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Employer's letter and document submission

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ChugaLuvMe
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Re: Employer's letter and document submission

Post by ChugaLuvMe » Wed Feb 12, 2020 12:12 pm

seagul wrote:
Wed Feb 12, 2020 5:03 am
Your employer letter is clearly looking not appropriate which even can confuse the caseworker because it is not clearly indicating your part time income which actually you are doing. Also remember that it can be issued by any competent person in your organisation even your line manager to who you can easily address your concern. If still they couldnt determine your part time income then simply they can give the total of last 6 or 12 months wages.
If you are applying in mid march then you can use your payslips from september 2019 to February 2020 (assuming by 28th February you will have completed at least 6 months with present employer) because your latest payslip dated on 28th February will be not older than 28 days. Also keep in mind that your employer letter should also be not older than 28 days or be dated after the date of application.
This clears it up. I will have to request a new letter although it's such a pain as I'm away from March 1 to March 8 so I can't request it until I am back.

Thanks for clearing the payslips query up as I thought it had to be six months to the day from when I received my first payslip on 30 Sep 2019.

How about the overtime though? If my salary is 14k per year and I've been doing overtime for the past 6 months to earn at least 1,550, do I meet the financial requirement? Somebody said...

"They will take the lowest payslip from the 6 months and multiply it by 12 to get your total annual salary. So, they will use:
£1620 x 12 = £19,440

HOWEVER, overtime can only count towards PREVIOUS income and cannot count towards your future income, which must be at least £18,600 each year.

So unless your employer can guarantee in writing that you will earn at least £383.33 in overtime every single month in the future (making each payslip at least £1550), only your salary of £14,000 can be considered for the visa.

Which means that unless you can prove you will earn at least £18,600 between March 2020 and March 2021, and between March 2021 and March 2022, and so on, you will not qualify for the visa.
"

Is this true? I don't meet the requirement?

geoeng
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Re: Employer's letter and document submission

Post by geoeng » Wed Feb 12, 2020 12:52 pm

ChugaLuvMe wrote:
Wed Feb 12, 2020 12:12 pm
Is this true?
In a word, no.

In more words . . .
"All overtime in salaried employment will be calculated based on the approach to income from non-salaried employment. This will be an annualised 6-month average for the overtime which will be added to the level of the gross annual salary."

So per the Appendix FM-SE guidance document, the total income earned from overtime in the 6 months prior to the application date will be added up, divided by 6, then multiplied by 12 and that number will be added to your gross annual salary.

You can't use future overtime income towards the financial requirement, so if your employer promised you X amount of overtime the weekend after you submit the application you couldn't go and add that to your annual salary; it's entirely calculated based on what you have already earned.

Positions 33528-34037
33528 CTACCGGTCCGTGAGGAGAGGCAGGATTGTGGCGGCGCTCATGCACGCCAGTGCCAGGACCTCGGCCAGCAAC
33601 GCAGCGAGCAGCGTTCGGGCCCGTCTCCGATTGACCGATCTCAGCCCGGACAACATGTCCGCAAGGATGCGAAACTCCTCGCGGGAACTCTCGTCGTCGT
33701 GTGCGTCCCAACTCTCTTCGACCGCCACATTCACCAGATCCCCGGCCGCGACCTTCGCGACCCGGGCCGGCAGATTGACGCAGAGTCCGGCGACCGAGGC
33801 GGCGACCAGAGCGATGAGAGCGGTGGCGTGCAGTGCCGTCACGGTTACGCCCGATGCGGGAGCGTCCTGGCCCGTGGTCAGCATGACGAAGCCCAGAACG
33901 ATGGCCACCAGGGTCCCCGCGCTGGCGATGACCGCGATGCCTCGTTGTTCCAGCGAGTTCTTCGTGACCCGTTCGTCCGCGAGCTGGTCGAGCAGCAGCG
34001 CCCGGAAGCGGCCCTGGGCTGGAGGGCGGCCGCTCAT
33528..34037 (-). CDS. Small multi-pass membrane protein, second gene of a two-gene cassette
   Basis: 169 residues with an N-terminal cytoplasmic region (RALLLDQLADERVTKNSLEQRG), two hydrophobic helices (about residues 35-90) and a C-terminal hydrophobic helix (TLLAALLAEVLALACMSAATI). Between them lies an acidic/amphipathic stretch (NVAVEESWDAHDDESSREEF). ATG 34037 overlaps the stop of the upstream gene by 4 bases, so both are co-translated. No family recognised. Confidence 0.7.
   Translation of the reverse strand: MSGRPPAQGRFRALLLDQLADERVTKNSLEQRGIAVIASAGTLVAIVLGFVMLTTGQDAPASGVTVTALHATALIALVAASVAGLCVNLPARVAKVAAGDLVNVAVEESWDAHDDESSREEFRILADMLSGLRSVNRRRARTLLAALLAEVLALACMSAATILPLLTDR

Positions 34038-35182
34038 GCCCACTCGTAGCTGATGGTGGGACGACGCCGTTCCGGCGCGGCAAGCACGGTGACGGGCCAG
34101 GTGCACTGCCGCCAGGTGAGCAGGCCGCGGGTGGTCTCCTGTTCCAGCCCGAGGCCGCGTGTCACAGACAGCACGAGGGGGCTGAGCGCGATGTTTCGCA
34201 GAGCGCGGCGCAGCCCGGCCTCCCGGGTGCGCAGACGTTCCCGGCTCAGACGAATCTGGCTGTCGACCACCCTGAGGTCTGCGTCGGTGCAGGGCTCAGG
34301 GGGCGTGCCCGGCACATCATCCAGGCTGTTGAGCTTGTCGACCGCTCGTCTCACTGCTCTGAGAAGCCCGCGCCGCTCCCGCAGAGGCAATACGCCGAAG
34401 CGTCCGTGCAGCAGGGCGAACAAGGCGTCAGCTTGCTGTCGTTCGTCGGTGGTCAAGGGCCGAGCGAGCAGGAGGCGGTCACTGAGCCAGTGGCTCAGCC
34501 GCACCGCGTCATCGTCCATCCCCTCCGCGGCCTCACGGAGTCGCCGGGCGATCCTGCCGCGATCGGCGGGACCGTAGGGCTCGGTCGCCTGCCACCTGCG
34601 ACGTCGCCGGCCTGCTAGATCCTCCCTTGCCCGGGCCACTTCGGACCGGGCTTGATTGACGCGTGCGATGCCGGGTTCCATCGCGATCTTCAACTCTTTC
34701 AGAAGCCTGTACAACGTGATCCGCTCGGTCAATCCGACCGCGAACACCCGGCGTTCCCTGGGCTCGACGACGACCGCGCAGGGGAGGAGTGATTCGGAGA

I'm just a guy on the Internet who immigrated to the UK. My opinions are based on my experience and interpretation of the immigration rules and should not be considered legal or immigration advice; your mileage may vary.

ChugaLuvMe
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Re: Employer's letter and document submission

Post by ChugaLuvMe » Wed Feb 12, 2020 1:22 pm

geoeng wrote:
Wed Feb 12, 2020 12:52 pm
ChugaLuvMe wrote:
Wed Feb 12, 2020 12:12 pm
Is this true?
In a word, no.

In more words . . .
"All overtime in salaried employment will be calculated based on the approach to income from non-salaried employment. This will be an annualised 6-month average for the overtime which will be added to the level of the gross annual salary."

So per the Appendix FM-SE guidance document, the total income earned from overtime in the 6 months prior to the application date will be added up, divided by 6, then multiplied by 12 and that number will be added to your gross annual salary.

You can't use future overtime income towards the financial requirement, so if your employer promised you X amount of overtime the weekend after you submit the application you couldn't go and add that to your annual salary; it's entirely calculated based on what you have already earned.
Ah ok great. So my last six payslips have been..

Sep 19: £1641.13
Oct 19: £2317.76
Nov 19: £1879.19
Dec 19: £1870.69
Jan 20: £1820.41
Feb 20: £1550.00 (not received this one yet but it will be at least 1550 so let's assume it's just exactly that)

If my employer's letter states something along the lines of...

X is employed by X. His role is X. His position is permanent. His annual salary is 14000. He has been doing overtime from Sep 2019 to present as reflected on his payslips and his total earnings over the past 6 months have been X (at least 9,600 right?). The overtime will be continuing indefinitely in the future and X is expected to be committing the same amount of hours to overtime indefinitely.